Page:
Retailers are Big Job Killers

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Pink is the most fashionable color in retail these days. Unfortunately, that’s pink as in pink slips. Ralph Lauren was the latest big brand name consumer company to announce layoffs, saying on Tuesday that it was looking to cut about 1,200 jobs — 8 percent of its full-time workforce.

That news follows recent layoff announcements from Macy’s, Nordstrom and Walmart.

Several other retailers — including Gap, Sears and J.C. Penney — have announced plans to shut stores, which could lead to even more retail employees being let go.

And then there are the bankruptcies. Pacific Sunwear and Aeropostale both filed for Chapter 11 protection in the past few months. And Sports Authority is going out of business.

Much of the pain in retail is due to the upheaval in the apparel industry.

According to data from the U.S. government, nearly 13,000 jobs have been lost at clothing and clothing accessories stores in the past three months. Fast fashion upstarts are making life more difficult for some of the older mall-based stalwarts.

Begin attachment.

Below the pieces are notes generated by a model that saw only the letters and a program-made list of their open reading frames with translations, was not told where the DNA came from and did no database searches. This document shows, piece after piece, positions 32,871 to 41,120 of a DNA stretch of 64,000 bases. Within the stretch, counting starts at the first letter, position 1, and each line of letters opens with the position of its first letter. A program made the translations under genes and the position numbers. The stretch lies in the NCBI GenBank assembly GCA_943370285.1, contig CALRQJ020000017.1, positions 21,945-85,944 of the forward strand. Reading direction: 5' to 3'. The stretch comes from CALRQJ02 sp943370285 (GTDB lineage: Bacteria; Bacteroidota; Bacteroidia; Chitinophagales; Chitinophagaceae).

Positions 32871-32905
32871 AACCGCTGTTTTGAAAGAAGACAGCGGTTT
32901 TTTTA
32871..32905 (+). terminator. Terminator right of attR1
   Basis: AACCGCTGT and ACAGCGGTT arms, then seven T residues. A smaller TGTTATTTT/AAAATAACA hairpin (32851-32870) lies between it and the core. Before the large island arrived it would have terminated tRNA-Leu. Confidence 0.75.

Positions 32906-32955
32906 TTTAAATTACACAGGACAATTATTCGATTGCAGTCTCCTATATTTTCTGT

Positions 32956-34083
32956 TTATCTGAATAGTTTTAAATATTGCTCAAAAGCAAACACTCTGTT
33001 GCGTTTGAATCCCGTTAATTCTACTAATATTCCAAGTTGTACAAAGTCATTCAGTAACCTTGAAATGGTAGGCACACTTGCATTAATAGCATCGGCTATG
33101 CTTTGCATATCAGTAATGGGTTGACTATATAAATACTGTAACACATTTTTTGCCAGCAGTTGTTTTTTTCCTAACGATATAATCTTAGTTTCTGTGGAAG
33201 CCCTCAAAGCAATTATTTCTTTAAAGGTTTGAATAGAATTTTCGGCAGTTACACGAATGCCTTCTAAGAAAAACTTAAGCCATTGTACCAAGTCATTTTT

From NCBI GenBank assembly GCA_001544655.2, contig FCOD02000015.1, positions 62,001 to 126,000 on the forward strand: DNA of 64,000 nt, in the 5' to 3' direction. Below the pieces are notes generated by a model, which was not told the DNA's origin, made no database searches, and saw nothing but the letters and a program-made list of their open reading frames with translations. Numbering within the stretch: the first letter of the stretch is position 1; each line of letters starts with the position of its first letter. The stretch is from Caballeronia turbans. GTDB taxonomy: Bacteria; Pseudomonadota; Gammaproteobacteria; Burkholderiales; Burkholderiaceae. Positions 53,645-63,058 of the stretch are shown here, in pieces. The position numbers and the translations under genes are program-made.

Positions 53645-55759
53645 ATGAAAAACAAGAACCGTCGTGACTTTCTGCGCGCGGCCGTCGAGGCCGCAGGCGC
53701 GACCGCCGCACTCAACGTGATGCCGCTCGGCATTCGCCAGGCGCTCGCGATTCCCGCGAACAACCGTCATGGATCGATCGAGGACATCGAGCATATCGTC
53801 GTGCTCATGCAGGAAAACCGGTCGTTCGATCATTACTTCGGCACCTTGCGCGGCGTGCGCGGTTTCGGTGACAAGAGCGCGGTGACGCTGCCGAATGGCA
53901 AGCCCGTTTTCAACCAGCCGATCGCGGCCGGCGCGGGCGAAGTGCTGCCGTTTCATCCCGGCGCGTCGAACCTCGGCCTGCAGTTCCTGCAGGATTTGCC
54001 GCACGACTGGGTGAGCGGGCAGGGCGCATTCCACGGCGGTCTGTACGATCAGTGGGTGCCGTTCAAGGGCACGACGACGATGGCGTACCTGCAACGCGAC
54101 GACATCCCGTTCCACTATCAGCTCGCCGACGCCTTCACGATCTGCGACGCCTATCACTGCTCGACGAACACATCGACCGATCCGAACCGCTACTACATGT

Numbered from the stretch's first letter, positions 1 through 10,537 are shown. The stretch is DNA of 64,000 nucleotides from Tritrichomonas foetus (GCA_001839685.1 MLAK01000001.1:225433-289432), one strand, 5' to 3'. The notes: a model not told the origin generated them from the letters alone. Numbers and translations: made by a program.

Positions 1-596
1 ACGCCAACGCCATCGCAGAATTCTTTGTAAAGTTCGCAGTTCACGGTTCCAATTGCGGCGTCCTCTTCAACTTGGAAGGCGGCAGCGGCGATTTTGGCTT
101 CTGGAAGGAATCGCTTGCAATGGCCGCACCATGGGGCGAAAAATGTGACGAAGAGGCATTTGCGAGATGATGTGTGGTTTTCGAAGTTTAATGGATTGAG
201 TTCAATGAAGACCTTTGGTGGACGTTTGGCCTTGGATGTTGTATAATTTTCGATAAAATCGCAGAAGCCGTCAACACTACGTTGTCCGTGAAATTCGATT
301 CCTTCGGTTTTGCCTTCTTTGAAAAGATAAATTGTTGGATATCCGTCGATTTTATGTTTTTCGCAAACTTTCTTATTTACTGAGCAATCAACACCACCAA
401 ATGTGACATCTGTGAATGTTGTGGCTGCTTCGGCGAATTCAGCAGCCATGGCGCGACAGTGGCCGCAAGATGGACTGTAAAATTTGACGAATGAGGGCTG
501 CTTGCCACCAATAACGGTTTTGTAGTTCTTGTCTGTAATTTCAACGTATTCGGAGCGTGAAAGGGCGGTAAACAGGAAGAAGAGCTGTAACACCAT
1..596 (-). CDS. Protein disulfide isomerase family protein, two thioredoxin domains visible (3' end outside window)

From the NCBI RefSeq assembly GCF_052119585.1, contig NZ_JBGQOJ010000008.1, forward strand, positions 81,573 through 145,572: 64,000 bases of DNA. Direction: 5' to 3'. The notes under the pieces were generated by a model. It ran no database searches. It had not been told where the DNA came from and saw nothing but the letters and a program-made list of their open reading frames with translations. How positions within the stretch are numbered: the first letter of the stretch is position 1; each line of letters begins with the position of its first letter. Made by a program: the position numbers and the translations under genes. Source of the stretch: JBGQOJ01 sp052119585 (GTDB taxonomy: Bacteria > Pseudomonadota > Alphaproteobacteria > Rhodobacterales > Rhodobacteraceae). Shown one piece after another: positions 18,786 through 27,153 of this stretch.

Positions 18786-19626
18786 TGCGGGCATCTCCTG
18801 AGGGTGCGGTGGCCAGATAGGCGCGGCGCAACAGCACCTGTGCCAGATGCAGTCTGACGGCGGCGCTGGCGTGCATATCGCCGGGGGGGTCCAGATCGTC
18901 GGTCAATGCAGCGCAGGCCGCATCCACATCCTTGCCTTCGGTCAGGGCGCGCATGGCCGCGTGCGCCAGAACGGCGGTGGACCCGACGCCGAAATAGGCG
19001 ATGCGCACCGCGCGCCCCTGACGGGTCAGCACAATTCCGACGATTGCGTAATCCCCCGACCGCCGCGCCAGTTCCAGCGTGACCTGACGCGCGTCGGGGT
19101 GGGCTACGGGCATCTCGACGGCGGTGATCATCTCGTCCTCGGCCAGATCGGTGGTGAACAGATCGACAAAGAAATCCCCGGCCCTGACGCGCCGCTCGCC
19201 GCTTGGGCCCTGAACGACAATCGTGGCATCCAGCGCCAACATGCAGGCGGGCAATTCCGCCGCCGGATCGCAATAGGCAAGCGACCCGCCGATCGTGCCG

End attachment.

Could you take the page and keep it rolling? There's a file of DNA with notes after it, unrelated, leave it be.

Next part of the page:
And more than 38,000 job cuts have been announced in the overall retail sector so far this year, according to data from job placement firm Challenger, Gray & Christmas. That’s a nearly 40% increase from this time a year ago.

Only the energy sector has announced more layoffs this year, as low crude prices continue to cause turmoil at oil companies.

Credit Suisse analysts estimated in April that this could be the worst year for retail layoffs since 2010.

Still, there are some bright spots for retail workers.

Furniture and home furnishings retailers have added jobs. So have building material and garden equipment stores.

The strong housing market is the reason for that. Home Depot and Lowe’s both recently reported solid earnings and sales.

Car dealers and auto parts stores are counted as being part of the retail sector by the government too. Those industries have also been adding jobs.

Despite disappointing auto sales last month, retailers like Advance Auto Parts, Autozone and O’Reilly have held up reasonably well.

But the unemployment rate for the retail sector — while down from the beginning of the year — is still 5.4 percent. That’s higher than the overall unemployment rate of 4.7 percent.

This may be yet another sign of the rise of Amazon — and the impact that online/mobile shopping is having on brick-and-mortar retailers in general.

The so-called nonstore retail sector, a group tracked by the government that includes e-commerce, mail order catalogs and TV infomercials, has added nearly 5,000 jobs so far this year.

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